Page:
details on supported disk file formats. The Opus Discovery's printer port is also emulated
       for  output only. (See the PRINTER EMULATION section for more details.) The Opus Discovery
       may only be used with 16K, 48K, 128K, TC2048 and +2 (not +2A) emulation.  To access disks,
       use the same syntax as Interface I and Microdrives.

+D EMULATION

       Fuse  supports  emulating  the  +D  disk  and printer interface. See the DISK FILE FORMATS
       section for mode details on  supported  disk  file  formats.  The  +D's  printer  port  is
       emulated.  (See  the  PRINTER EMULATION section for more details.) The +D may only be used
       with 48K, 128K and +2 (not +2A) emulation.  To access disks, you will first need  to  load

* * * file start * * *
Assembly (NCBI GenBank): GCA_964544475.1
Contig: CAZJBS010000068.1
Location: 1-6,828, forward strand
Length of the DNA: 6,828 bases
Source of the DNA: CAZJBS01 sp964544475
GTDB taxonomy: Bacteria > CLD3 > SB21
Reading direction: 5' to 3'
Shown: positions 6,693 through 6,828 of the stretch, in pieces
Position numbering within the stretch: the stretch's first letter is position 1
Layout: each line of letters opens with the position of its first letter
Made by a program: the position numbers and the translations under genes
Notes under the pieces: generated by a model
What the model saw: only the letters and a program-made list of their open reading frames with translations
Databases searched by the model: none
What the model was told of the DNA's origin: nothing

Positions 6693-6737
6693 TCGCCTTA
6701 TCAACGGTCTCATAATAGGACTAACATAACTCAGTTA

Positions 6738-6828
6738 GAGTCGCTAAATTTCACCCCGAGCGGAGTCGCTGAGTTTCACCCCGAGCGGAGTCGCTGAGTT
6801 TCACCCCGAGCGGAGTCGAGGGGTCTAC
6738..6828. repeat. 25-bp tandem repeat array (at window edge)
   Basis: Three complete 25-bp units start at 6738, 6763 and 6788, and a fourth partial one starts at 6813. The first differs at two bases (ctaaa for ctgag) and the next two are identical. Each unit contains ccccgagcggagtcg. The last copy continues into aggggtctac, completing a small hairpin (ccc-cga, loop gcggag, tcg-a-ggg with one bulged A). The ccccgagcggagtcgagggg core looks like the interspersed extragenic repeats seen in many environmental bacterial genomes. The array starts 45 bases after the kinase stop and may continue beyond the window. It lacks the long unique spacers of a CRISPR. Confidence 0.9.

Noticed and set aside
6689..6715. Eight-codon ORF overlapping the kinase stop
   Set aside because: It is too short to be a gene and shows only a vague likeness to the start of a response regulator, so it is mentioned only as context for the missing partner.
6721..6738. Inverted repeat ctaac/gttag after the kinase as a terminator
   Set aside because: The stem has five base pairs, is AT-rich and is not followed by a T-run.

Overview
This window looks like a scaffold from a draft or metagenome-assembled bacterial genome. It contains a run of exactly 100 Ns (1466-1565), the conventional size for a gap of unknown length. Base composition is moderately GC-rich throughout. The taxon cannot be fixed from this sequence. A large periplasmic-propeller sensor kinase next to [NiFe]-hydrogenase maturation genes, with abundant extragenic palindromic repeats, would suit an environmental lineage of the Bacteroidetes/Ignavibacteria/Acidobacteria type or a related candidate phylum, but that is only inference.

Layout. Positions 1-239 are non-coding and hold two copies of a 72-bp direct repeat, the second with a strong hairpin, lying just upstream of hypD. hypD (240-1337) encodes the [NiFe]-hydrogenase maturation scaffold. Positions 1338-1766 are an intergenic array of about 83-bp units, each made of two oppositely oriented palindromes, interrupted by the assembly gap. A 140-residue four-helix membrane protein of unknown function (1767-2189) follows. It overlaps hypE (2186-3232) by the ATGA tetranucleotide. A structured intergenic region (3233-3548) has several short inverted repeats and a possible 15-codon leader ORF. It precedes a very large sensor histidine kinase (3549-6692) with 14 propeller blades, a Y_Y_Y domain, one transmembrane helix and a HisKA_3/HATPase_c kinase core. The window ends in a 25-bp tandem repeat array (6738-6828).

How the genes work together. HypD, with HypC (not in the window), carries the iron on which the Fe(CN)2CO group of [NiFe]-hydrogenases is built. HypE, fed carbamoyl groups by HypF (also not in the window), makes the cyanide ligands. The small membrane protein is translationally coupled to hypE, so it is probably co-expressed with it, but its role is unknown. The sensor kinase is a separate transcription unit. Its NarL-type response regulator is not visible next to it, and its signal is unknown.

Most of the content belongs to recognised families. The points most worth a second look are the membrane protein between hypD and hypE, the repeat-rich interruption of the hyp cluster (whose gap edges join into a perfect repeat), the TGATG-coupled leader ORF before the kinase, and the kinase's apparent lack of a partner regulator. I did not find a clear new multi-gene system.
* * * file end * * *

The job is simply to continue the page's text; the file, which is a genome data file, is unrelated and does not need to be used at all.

G+DOS, by inserting a disk containing the DOS file (+SYS) and entering "RUN".  Once DOS is
       loaded, you can load to/from +D disks by prefixing filenames with `dn' where  `n'  is  the
       number  of  the  drive  in  use.  For example, `LOAD d1"myfile"' would load the file named
       `myfile' from the emulated drive 1.  Microdrive syntax may also be used.

       To save a snapshot, choose the `Machine, NMI' menu option, and then press `4'  to  save  a
       48K  snapshot, or `5' to save a 128K snapshot.  When saving a 128K snapshot, you must then
       press Y or N to indicate whether the screen changed while saving the snapshot,  to  finish
       saving.   You can also choose `3' to save a screenshot to disk.  Options `1' and `2' allow
       screenshots to be printed (in monochrome) if printer emulation is enabled.

DISK FILE FORMATS

       Fuse supports several disk image formats in its +D and Beta 128 emulation.

       For reading: